The Life-Changing Magic of Tidying Up: The Japanese Art of Decluttering and Organizing - Marie Kondo 2014
Tidying by category works like magic
“Sometime” means “never”
The most common reason for not discarding a book is “I might read it again.” Take a moment to count the number of favorite books that you have actually read more than once. How many are there? For some it may be as few as five while for some exceptional readers it may be as many as one hundred. People who reread that many, however, are usually people in specific professions, such as scholars and authors. Very rarely will you find ordinary people like me who read so many books. Let’s face it. In the end, you are going to read very few of your books again. As with clothing, we need to stop and think about what purpose these books serve.
Books are essentially paper—sheets of paper printed with letters and bound together. Their true purpose is to be read, to convey the information to their readers. It’s the information they contain that has meaning. There is no meaning in their just being on your shelves. You read books for the experience of reading. Books you have read have already been experienced and their content is inside you, even if you don’t remember. So when deciding which books to keep, forget about whether you think you’ll read it again or whether you’ve mastered what’s inside. Instead, take each book in your hand and decide whether it moves you or not. Keep only those books that will make you happy just to see them on your shelves, the ones that you really love. That includes this book, too. If you don’t feel any joy when you hold it in your hand, I would rather you discard it.
What about books that you have started but not yet finished reading? Or books you bought but have not yet started? What should be done with books like these that you intend to read sometime? The Internet has made it easy to purchase books, but as a consequence, it seems to me that people have far more unread books than they once did, ranging from three to more than forty. It is not uncommon for people to purchase a book and then buy another one not long after, before they have read the first one. Unread books accumulate. The problem with books that we intend to read sometime is that they are far harder to part with than ones we have already read.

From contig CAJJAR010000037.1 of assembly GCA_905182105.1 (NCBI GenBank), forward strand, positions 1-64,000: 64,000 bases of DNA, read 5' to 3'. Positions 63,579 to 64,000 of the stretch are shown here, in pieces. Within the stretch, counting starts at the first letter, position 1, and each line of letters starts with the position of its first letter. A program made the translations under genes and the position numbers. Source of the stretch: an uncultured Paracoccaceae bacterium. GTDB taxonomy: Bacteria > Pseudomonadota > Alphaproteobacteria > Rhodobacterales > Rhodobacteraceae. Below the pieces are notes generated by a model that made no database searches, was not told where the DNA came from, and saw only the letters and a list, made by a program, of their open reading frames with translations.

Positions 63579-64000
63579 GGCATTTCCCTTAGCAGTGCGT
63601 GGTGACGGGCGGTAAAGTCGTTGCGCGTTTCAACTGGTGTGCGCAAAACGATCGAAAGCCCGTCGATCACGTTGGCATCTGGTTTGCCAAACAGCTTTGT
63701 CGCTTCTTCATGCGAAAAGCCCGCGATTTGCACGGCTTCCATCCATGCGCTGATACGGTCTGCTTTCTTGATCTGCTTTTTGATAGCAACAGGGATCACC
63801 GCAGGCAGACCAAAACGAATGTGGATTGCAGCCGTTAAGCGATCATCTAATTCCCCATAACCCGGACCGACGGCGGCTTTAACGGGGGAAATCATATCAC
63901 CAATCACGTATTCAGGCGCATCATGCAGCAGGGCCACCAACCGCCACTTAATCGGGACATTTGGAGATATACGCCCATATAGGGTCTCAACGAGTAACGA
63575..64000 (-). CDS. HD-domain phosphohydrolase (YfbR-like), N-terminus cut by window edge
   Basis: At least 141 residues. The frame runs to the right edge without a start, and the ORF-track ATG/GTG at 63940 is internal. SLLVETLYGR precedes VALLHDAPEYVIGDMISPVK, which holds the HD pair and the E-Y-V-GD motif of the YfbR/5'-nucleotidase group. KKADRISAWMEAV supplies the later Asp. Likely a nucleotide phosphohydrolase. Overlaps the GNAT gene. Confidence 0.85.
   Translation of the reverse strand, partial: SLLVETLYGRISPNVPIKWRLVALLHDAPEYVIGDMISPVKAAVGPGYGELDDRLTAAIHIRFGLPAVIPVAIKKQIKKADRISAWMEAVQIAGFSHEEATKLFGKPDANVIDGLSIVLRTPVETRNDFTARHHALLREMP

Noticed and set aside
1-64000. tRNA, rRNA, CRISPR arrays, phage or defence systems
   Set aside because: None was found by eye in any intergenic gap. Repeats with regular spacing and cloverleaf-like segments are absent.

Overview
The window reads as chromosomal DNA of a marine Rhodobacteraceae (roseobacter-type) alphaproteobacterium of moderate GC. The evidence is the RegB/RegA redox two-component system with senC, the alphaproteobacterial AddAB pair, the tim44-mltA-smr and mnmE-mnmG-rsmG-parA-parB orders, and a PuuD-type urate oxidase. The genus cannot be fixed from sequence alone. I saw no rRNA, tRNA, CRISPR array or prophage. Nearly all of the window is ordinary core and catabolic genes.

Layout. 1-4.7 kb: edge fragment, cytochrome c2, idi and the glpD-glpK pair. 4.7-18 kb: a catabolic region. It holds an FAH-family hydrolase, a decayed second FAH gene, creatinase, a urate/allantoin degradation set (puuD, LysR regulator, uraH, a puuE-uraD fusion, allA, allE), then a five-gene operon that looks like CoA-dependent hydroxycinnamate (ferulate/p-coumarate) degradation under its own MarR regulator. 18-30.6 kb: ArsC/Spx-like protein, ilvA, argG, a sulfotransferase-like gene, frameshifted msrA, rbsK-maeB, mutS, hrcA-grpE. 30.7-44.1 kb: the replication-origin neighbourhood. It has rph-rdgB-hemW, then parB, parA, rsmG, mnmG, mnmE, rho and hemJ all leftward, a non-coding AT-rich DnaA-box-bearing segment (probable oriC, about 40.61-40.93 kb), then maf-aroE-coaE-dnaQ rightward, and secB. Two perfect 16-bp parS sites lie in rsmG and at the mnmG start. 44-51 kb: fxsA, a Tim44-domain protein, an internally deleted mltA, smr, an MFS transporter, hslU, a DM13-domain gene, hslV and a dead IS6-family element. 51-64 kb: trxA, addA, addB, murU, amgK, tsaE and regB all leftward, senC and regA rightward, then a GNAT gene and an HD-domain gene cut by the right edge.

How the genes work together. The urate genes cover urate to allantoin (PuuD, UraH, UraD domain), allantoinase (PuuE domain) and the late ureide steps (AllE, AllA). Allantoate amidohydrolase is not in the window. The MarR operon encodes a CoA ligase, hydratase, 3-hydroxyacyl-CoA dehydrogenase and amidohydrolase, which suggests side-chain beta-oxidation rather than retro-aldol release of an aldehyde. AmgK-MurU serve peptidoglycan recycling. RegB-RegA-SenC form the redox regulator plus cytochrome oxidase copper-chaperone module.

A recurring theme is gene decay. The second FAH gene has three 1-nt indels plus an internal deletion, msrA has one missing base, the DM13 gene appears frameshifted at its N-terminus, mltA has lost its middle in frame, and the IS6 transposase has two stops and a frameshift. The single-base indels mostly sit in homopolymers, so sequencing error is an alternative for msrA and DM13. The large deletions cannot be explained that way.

I remember one incident where I was giving a lesson to a CEO on how to clean his office. His bookshelves were filled with difficult-sounding titles that you might expect a company president to read, such as classics by authors like Drucker and Carnegie, as well as the latest best sellers. It was like walking into a bookstore. When I saw his collection, I had a sinking feeling. Sure enough, when he began sorting them, he put one book after another on his “to keep” pile, announcing that they were still unread. By the time he finished, he still had fifty volumes and had barely made a dent in the original collection. When I asked why he kept them, he gave the classic answer from my list of most probable answers: “Because I might want to read it sometime.” I’m afraid that from personal experience I can tell you right now, “sometime” never comes.
If you missed your chance to read a particular book, even if it was recommended to you or is one you have been intending to read for ages, this is your chance to let it go. You may have wanted to read it when you bought it, but if you haven’t read it by now, the book’s purpose was to teach you that you didn’t need it. There’s no need to finish reading books that you only got halfway through. Their purpose was to be read halfway. So get rid of all those unread books. It will be far better for you to read the book that really grabs you right now than one that you left to gather dust for years.
People with large book collections are almost always diligent learners. This is why it’s not unusual to see many references and study guides in my clients’ bookcases. Those most commonly left unread in Japan are English textbooks, practical English conversation handbooks for travelers, and useful business English phrase books. Handbooks and guides for acquiring qualifications are often incredibly diverse, ranging from bookkeeping, real estate, and computer qualifications to aromatherapy and color coordinating. Sometimes I am amazed at the type of qualifications my clients are interested in. Many of my clients also keep their old textbooks all the way back to junior high and notebooks for practicing writing skills.
So if, like many of my clients, you have any books that fall into this category, I urge you to stop insisting that you will use them someday. Get rid of them today. Why? Because the odds are very low that you’ll ever read them. Of all my clients, less than 15 percent put such books to use. When they explain why they hang on to them, their answers are all about what they intend to do “someday.” “I’d like to study this someday,” “I’ll study it when I have a little more time,” “I thought it would be useful to master English,” “I wanted to study bookkeeping because I’m in management.” If you haven’t done what you intended to do yet, donate or recycle that book. Only by discarding it will you be able to test how passionate you are about that subject. If your feelings don’t change after discarding it, then you’re fine as is. If you want the book so badly after getting rid of it that you’re willing to buy another copy, then buy one—and this time read and study it.